the

district

attorney

took

an

unequivocal

position

(1)

advising

Mink

in

writing,

and

(2)

advising

the

court

that

Mink

would

not

be

prosecuted

under

the

statute

now

or

in

the

future. We

find

persuasive,

as

did

the

district

court,

the

district

 

attorney’s

repudiation

of

an

intent

to

prosecute,

and

its

representation

of

the

same

to

us

on

appeal.

Finally, the parties concede on appeal that Supreme Court precedent makes

enforcement of the Colorado criminal libel statute unconstitutional under the facts

as

alleged here. The parties have conceded Professor Peake is a public figure,

and

well

established

case

law

requires

falsity

and

actual

malice

to

prove

libel.

and actual malice to prove libel. Gertz , 418 U.S. 323. Moreover, the Colorado Supreme Court

Gertz,

418

U.S.

323. Moreover,

the

Colorado

Supreme

Court

has

interpreted

that

statute

to

embody

these

standards.

has interpreted that statute to embody these standards. People v. Ryan , 806 P.2d 935 (Colo.

People

v.

that statute to embody these standards. People v. Ryan , 806 P.2d 935 (Colo. 1991). Accordingly,

Ryan,

806

P.2d

935

(Colo.

1991).

Accordingly, the district attorney recognized the force of these precedents and his

“No

File”

decision

supports

our

conclusion

that

the

third

Winsness

factor

has

been

met

in

this

case.

 

Despite

these

assurances,

Mink

contends

the

district

attorney’s

disavowal

is

limited

to

the

specific

statements

made

in

the

first

three

issues

of

The

Howling

Pig

and

does

not

apply

more

broadly

to

the

type

of

statements

that

sparked

this

controversy

or

to

those

statements

which

might

appear

in

future

editions

of

the

publication. In

short,

he

claims

that

without

a

ruling

that

the

Colorado

criminal

libel

law

is

unconstitutional,

he

may

be

subject

to

prosecution

in

the

future. We

-22-

find

this

argument

unpersuasive. The

analysis

provided

by

the

attorney

general

and

district

attorney

demonstrate

their

legal

reasons

for

not

enforcing

the

statute

in

this

case

would

carry

over

to

further

statements

of

the

type

Mink

has

subsequently

made

or

intends

to

make. Although

the

district

attorney’s

“No

File”

decision

was

based

upon

the

pending

investigation,

we

see

no

reason

his

analysis

would not apply to subsequent statements that are legally indistinguishable.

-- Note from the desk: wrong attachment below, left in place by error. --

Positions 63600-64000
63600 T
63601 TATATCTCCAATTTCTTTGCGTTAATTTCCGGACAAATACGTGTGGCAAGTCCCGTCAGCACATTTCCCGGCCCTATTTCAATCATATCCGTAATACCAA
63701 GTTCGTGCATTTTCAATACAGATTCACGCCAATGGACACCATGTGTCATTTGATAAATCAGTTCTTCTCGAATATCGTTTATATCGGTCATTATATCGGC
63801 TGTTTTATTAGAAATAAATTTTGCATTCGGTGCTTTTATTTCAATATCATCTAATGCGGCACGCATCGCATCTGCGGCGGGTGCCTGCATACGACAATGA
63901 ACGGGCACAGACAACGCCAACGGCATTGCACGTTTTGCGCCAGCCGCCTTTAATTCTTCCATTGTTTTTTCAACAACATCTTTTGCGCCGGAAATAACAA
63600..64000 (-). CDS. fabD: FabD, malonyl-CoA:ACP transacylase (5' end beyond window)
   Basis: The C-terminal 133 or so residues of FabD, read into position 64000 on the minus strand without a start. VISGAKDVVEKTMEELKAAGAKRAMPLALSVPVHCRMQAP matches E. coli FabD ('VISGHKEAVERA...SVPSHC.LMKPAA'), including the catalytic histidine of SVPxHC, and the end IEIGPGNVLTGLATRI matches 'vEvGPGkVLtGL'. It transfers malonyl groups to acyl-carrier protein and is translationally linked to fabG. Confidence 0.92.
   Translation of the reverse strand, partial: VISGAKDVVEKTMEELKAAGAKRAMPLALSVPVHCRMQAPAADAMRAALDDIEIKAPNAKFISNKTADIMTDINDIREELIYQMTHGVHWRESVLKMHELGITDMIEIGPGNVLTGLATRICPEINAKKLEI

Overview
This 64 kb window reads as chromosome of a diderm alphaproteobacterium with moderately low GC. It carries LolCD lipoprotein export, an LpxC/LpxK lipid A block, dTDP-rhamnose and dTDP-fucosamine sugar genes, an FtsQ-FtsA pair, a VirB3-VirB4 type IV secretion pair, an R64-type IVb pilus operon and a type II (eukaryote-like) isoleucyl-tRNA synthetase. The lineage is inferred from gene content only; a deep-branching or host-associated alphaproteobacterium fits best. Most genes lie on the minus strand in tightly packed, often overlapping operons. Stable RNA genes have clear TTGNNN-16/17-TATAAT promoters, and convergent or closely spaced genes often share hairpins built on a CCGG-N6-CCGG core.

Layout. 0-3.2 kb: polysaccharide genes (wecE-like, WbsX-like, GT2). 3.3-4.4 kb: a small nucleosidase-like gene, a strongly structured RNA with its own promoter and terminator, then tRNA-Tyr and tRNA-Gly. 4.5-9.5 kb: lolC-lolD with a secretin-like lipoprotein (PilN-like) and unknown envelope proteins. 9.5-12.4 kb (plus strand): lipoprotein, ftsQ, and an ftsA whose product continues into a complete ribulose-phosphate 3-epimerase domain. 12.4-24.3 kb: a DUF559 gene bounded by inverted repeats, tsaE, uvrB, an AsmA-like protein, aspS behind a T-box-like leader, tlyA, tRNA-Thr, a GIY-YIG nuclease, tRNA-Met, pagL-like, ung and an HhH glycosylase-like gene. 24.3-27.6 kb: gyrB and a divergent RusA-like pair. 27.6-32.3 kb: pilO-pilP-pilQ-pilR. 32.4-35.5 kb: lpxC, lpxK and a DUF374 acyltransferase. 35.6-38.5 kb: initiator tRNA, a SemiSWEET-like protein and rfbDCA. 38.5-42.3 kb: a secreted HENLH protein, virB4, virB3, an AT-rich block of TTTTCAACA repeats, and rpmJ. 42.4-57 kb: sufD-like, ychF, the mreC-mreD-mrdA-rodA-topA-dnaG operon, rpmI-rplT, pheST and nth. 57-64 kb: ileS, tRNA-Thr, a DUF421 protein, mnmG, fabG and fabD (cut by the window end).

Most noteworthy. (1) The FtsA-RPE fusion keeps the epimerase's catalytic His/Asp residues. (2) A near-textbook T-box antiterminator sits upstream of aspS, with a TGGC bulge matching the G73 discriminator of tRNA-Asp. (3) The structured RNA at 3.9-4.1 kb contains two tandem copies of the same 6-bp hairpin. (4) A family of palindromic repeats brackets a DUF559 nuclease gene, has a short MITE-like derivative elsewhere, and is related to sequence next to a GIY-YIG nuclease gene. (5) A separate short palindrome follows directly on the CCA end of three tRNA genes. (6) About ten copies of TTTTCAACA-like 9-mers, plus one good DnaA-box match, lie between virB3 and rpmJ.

In short, we see no credible threat of prosecution against Mink. The

district attorney did what one would hope from a public official: he “responsibly

retreat[ed] from an ill-advised prosecution, in response to controlling Supreme

Court authority.” Winsness, 433 F.3d at 736. Because standing and mootness are

jurisdictional and non-waivable, Moongate Water Co., 420 F.3d at 1088, we need

not consider the merits of Mink’s First Amendment challenge to the Colorado

criminal libel statute in this case.

B.

Damages Claim under Privacy Protection Act

Mink also seeks damages under 42 U.S.C. § 1983 for alleged violations of

the Privacy Protection Act.

seizure of media materials:

The Act creates a right of action for the improper

Notwithstanding any other law, it shall be unlawful for a government officer or employee, in connection with the investigation or prosecution of a criminal offense, to search for or seize any work product materials possessed by a person reasonably believed to have a purpose to disseminate to the public a newspaper, book, broadcast, or other similar form of public communication, in or affecting interstate or foreign commerce; but this provision shall not impair or affect the ability of any

-23-

government officer or employee, pursuant to otherwise applicable law,

to search for or seize such materials, if

there is probable cause.

42 U.S.C. § 2000aa.

Mink alleges his statutory rights were violated when Greeley police entered

his home and seized materials relating to The Howling Pig.

however, name any of the officers who conducted the search.

He does not,

9 Instead, he seeks a

judgment against the deputy district attorney for her role in reviewing the

affidavit in support of the search warrant, which he claims lacked probable cause.

Relying on the text of the statute, which makes it unlawful “to search for

or seize any work product materials,” the district court dismissed the claim.

Here, Mink did not allege the district attorney directed, controlled or participated

in the search or seizure.

Since the statute includes no language covering

predicate acts by other officials, such as the legal review of the warrant

application, the district court concluded no liability attached to the district

attorney.

We agree.

The plain language of the statute precludes liability for a person